“And the early predictions of potentially drier seasonal conditions have also impacted on farmer confidence levels, when, in reality, many parts of the state have enjoyed a good to average season,” she said. “However, much of Gippsland has experienced dry weather conditions through winter and spring, which would have impacted farmers’ confidence levels in that region.  

 

“Victoria’s sheep and beef producers have had a tough year trying to keep their costs of production under control, while receiving reduced prices for their stock.”

 

Victorian sheep producers were shown to be the most pessimistic of all the state’s farmers this quarter, with 67 per cent anticipating agribusiness conditions to worsen in the year ahead (up from 61 per cent previously).

 

Ms Maskell-Davies said 2023 has been a difficult year for those in the state’s sheep sector.

 

“Sheep producers have had to cope with strong supply in the market, which has significantly reduced the price of their lambs” she said. “The saleyard price of Victorian trade lambs dropped 42 per cent in the 12 months to the beginning of October.”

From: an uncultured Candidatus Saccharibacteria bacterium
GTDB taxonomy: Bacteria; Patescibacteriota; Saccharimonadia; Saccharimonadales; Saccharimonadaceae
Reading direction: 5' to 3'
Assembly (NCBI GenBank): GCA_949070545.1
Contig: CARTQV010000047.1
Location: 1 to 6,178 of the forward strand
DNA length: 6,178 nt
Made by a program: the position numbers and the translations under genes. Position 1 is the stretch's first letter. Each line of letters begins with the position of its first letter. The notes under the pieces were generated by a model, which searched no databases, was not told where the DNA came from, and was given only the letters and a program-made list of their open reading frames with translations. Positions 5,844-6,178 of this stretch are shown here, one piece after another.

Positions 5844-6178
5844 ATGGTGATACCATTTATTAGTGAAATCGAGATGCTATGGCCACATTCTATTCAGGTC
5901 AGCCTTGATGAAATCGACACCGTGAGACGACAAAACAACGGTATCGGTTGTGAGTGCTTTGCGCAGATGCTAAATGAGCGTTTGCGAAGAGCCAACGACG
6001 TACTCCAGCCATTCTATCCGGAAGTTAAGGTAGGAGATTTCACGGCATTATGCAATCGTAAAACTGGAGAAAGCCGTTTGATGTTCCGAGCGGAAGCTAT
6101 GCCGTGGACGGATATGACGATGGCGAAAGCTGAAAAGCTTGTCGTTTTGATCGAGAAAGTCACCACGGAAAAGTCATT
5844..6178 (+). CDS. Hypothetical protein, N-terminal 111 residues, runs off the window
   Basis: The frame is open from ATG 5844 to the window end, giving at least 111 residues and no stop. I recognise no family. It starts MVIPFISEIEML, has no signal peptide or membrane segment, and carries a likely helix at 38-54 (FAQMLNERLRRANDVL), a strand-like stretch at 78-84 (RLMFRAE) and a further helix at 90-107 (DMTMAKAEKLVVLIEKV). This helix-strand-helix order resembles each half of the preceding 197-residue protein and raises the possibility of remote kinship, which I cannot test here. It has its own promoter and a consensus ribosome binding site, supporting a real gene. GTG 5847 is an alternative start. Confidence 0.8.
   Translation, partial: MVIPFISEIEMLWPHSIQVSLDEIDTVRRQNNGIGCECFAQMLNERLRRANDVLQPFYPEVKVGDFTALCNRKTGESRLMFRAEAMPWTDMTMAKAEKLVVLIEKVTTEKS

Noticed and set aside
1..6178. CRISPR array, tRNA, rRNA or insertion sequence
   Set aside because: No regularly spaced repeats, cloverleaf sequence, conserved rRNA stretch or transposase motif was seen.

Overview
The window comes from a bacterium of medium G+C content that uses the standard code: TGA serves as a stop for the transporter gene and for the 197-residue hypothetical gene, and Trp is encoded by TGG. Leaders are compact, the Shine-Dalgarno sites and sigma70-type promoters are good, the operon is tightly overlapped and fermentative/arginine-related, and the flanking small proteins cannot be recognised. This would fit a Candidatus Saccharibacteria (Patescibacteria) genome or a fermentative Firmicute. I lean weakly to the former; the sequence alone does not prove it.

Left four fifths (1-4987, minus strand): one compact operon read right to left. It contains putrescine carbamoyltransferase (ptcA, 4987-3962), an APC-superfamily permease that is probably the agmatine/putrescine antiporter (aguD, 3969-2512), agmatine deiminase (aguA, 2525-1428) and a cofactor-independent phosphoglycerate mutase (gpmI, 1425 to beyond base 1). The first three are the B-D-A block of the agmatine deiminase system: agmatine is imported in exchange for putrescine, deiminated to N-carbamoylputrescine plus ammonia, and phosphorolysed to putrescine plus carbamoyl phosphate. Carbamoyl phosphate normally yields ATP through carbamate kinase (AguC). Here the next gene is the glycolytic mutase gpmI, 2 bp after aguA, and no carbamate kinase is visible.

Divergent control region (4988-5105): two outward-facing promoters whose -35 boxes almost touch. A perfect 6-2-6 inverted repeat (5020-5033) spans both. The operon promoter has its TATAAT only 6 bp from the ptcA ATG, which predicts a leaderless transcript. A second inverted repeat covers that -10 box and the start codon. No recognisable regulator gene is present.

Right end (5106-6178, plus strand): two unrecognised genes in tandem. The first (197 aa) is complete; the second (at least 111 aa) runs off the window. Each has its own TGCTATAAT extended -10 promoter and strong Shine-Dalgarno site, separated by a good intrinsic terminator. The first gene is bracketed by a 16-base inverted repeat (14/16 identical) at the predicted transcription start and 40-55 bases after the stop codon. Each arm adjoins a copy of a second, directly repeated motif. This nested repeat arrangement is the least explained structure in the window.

The number of Victorian dairy producers taking a pessimistic outlook on the year ahead had also grown, at over half (53 per cent) – up from 40 per cent last quarter. Major concerns were the potential for falling commodity prices in the year ahead and the prospect of rising input costs. 

 

“This year, Victorian dairy farmers have seen a competitive domestic dairy market that has been delivering strong prices,” Ms Maskell-Davies said. “Off the back of these strong prices, a number of dairy farmers have taken the opportunity to invest in technology, such as robotics in their milking sheds, in a bid to ease the ongoing challenge of sourcing farm labour.

 

“Most dairy producers across southern Australia, including Victoria, will have good feed reserves heading into the summer – having taken the opportunity created by a good growing season and access to plenty of water to put away hay, feed and silage in preparation for the future.”  

 

Beef sector confidence in the state has been impacted by soft commodity prices seen during this survey, which was completed last month.